Source: The New York Times
On August 1, 2006 The New York Times reported, "God and Charles Darwin are not on the primary ballot in Kansas on Tuesday, but once again a contentious schools election has religion and science at odds in a state that has restaged a three-quarter-century battle over the teaching of evolution.
Less than a year after a conservative Republican majority on the State Board of Education adopted rules for teaching science containing one of the broadest challenges in the nation to Darwin’s theory of evolution, moderate Republicans and Democrats are mounting a fierce counterattack. They want to retake power and switch the standards back to what they call conventional science.
The Kansas election is being watched closely by both sides in the national debate over the teaching of evolution. In the past several years, pitched battles have been waged between the scientific establishment and proponents of what is called intelligent design, which holds that nature alone cannot explain life’s origin and complexity.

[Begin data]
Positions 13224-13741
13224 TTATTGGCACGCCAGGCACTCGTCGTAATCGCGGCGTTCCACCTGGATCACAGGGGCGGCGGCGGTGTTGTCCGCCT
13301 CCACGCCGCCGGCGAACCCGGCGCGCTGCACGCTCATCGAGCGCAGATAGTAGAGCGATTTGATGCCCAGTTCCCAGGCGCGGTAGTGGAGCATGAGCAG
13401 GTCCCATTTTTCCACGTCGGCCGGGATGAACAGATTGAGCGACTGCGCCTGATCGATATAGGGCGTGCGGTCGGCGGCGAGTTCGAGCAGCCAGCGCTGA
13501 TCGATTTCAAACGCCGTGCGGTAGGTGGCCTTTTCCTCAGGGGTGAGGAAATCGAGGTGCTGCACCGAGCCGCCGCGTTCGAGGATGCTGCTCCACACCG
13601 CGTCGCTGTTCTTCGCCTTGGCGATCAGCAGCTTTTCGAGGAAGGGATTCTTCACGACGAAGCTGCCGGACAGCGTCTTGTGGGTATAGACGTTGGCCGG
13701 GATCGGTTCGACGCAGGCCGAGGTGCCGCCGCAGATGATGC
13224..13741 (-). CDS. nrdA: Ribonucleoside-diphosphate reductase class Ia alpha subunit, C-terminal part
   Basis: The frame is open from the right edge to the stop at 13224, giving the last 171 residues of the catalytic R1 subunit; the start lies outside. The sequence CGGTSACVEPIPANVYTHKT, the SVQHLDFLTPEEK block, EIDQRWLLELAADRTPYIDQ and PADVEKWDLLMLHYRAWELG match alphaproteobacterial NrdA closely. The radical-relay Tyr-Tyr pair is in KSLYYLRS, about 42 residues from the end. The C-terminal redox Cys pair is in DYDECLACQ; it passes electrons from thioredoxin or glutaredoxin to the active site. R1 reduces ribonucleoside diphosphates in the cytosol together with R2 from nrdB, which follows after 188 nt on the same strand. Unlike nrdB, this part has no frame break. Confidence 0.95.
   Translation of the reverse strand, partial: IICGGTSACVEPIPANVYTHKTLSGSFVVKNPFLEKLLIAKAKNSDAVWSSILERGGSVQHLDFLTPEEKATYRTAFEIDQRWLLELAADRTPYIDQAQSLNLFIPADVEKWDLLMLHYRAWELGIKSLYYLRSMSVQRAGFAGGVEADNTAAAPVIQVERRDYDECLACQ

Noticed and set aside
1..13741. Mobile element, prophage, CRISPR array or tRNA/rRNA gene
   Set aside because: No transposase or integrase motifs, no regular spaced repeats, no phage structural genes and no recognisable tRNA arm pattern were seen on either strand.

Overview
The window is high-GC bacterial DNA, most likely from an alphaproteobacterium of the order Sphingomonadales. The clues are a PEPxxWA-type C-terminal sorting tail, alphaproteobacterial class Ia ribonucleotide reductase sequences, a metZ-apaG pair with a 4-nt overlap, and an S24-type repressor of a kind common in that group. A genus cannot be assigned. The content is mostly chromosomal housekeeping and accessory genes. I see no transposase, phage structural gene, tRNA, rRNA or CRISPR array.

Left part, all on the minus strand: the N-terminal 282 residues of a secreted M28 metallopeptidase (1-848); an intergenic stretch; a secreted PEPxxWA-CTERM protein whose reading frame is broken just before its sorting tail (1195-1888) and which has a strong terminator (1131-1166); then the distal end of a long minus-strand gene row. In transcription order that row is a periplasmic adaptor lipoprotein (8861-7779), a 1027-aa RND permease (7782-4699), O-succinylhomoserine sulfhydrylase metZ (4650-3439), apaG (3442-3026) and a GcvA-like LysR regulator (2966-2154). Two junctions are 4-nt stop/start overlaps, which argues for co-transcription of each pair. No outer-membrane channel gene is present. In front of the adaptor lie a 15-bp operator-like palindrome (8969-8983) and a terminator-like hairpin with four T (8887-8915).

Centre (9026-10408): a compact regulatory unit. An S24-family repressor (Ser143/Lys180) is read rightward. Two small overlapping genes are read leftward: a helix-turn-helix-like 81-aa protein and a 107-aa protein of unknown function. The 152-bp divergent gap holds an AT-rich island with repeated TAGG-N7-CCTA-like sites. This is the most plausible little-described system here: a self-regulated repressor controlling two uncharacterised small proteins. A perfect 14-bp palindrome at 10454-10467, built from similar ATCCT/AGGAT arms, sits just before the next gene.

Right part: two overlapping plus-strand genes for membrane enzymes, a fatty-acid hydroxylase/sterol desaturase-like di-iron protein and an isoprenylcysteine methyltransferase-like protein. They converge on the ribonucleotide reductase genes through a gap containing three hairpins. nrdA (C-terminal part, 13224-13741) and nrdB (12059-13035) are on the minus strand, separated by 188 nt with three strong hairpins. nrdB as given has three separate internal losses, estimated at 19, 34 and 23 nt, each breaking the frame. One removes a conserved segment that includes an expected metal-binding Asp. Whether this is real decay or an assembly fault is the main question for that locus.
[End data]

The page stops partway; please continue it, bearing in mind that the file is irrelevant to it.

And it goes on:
Last February, the Ohio Board of Education reversed its 2002 mandate requiring 10th-grade biology classes to critically analyze evolution. The action followed a federal judge’s ruling that teaching intelligent design in the public schools of Dover, Pa., was unconstitutional.
A defeat for the conservative majority in Kansas on Tuesday could be further evidence of the fading fortunes of the intelligent design movement, while a victory would preserve an important stronghold in Kansas.
The curriculum standards adopted by the education board do not specifically mention intelligent design, but advocates of the belief lobbied for the changes, and students are urged to seek 'more adequate explanations of natural phenomena.'"